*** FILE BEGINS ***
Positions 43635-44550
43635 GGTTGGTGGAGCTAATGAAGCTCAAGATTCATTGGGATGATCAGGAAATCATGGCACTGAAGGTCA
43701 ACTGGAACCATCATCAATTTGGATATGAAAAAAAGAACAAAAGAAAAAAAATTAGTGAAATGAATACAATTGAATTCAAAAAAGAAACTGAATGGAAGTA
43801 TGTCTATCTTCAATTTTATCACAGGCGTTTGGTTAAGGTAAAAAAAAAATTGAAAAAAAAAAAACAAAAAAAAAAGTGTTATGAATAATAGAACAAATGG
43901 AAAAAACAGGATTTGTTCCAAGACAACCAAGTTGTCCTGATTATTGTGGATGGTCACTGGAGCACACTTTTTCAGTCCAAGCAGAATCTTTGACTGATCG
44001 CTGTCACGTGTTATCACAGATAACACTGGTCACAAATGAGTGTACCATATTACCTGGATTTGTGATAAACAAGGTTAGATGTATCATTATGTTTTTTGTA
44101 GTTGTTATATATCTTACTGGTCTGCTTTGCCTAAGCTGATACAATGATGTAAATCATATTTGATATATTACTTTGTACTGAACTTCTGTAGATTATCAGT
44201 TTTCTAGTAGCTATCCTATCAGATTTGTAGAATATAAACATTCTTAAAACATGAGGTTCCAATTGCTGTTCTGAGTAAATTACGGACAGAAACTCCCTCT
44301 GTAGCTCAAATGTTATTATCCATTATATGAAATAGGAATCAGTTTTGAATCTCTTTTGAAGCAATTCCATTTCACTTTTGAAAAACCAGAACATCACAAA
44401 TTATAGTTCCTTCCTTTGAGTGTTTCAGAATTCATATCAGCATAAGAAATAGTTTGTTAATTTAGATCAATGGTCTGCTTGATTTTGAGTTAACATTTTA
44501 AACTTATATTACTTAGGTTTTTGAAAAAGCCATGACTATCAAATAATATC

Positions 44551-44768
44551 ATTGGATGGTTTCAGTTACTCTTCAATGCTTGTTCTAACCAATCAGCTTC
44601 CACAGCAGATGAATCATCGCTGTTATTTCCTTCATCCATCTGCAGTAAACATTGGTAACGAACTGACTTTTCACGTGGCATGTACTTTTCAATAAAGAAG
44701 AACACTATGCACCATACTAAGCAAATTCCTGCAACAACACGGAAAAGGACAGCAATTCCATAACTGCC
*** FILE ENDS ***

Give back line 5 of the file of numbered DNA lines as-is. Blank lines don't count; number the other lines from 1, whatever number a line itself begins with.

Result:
43901 AAAAAACAGGATTTGTTCCAAGACAACCAAGTTGTCCTGATTATTGTGGATGGTCACTGGAGCACACTTTTTCAGTCCAAGCAGAATCTTTGACTGATCG